Jo Ingles

Jo Ingles is a professional journalist who covers politics and Ohio government for the Ohio Public Radio and Television for the Ohio Public Radio and Television Statehouse News Bureau. She reports on issues of importance to Ohioans including education, legislation, politics, and life and death issues such as capital punishment.

After working for more than a decade at WOSU-AM, Jo was hired by the Ohio Public Radio/TV News Bureau in 1999. Her work has been featured on national networks such as National Public Radio, Marketplace, the Great Lakes Radio Consortium and the BBC. She is often a guest on radio talk shows heard on Ohio’s public radio stations. In addition, she’s a regular guest on WOSU-TV’s “Columbus on the Record” and ONN’s “Capitol Square”. Jo also writes for respected publications such as Columbus Monthly and the Reuters News Service.

She has won many awards for her work across all of those platforms. She is currently the president of the Ohio Radio and TV Correspondent’s Association, a board member for the Ohio Legislative Correspondent’s Association and a board member for the Ohio Associated Press Broadcasters. Jo also works as the Media Adviser for the Ohio Wesleyan University Transcript newspaper and OWU radio.

There’s a bill in the state legislature that’s meant to give local school districts more control over curriculum.

Both of Ohio’s U.S. Senators have introduced a bipartisan bill they say will help combat the opioid abuse problems in the Buckeye State. 

A former northeast Ohio public school teacher and principal is speaking out about disturbing things he’s witnessed in the past. His stories as a liberator at a concentration camp in World War Two led the state’s annual commemoration of the Holocaust.

The U.S. Marine Corps Battle Color Detachment from Washington D.C. performed at the Ohio Statehouse today. This unit, 8th and I, is the oldest military post in the country. It doesn’t often perform outside the nation’s capital. This special appearance of the U.S. Marine Drum and Bugle Corps, the Silent Drill Platoon, the Marine Corps Color Band and the Color Sergeant of the Marine Corps honored the widow of former Senator and astronaut hero John Glenn.

A special military band will be playing at the Statehouse tomorrow. Ohio Public Radio’s Jo Ingles reports the U.S. Marine Corps Battle Color Detachment from Washington D.C. will perform around noon.

Nurses from around the state rallied at the Statehouse to draw attention to a bill that isn’t getting much traction so far in the legislature. It would mandate patient-to-nurse ratios for hospitals and nursing homes. 

During the past week, two more candidates officially launched their campaigns for governor in 2018. Two Republican candidates have launched their campaigns, with two more expected soon. Another four are running in the Democratic primary. And yet no Democrat has officially announced their intent to run for a down ticket race. So why does it seem all of these candidates want to be governor?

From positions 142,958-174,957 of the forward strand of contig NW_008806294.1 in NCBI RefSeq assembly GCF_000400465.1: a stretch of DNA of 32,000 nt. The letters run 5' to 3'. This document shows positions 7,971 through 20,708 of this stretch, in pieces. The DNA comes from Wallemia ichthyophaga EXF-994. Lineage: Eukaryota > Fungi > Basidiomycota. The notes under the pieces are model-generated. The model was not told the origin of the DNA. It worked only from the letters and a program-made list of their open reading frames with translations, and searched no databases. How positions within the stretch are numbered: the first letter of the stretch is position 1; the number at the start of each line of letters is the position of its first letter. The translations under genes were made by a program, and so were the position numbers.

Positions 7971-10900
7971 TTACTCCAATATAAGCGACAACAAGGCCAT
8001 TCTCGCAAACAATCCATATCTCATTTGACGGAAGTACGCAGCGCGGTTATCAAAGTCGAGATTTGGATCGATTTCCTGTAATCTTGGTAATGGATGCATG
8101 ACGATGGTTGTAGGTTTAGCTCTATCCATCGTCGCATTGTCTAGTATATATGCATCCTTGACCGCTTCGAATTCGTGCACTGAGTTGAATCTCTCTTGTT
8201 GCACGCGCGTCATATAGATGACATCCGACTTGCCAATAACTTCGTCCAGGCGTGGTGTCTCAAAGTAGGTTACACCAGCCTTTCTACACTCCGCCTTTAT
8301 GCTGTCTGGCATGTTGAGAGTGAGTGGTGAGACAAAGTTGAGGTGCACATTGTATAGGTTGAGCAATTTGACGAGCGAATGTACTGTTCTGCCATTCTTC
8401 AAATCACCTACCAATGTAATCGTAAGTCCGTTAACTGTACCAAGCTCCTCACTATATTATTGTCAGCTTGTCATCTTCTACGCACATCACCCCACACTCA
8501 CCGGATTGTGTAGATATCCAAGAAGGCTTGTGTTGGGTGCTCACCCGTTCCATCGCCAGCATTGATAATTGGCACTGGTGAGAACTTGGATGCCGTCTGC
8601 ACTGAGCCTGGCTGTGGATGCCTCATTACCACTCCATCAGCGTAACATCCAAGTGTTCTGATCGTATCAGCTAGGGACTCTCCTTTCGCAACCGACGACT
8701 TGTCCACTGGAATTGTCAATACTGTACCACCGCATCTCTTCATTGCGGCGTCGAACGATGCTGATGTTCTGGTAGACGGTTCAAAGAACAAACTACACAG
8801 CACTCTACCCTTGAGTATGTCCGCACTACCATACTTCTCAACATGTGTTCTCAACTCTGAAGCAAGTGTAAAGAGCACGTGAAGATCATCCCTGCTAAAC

There’s a bill in the Ohio legislature that’s meant to help people who live in food deserts - urban areas where they can’t readily access fresh foods. The legislation would allow residents in those areas to raise small animals for food. But some lawmakers think it’s in bad taste.

An estimated $43 billion was spent last year on tourism in Ohio. And the state’s tourism department is hoping to increase that number even higher this year. 

Police say too many drivers aren't obeying the law that says motorists must move over one lane for police officers who have stopped on the side of the road. So, they are backing a bill that would increase penalties for failing to comply with it.

There’s a new drug on the streets in three states, including Ohio. And the state’s top law enforcement official says it is already causing overdoses. 

State lawmakers are considering a new bill that would ban a procedure commonly used in second-trimester abortions.

The state’s top government watchdog says an Ohio Department of Transportation district manager should not have aided a vendor submitting a bid for work with the agency. 

The leader of Ohio’s Association of Foodbanks says she’s disappointed in the budget passed by the House. 

More than one thousand students, parents, and leaders from private schools rallied at the Statehouse to thank lawmakers for money in the budget that helps low-income families pay for tuition. 

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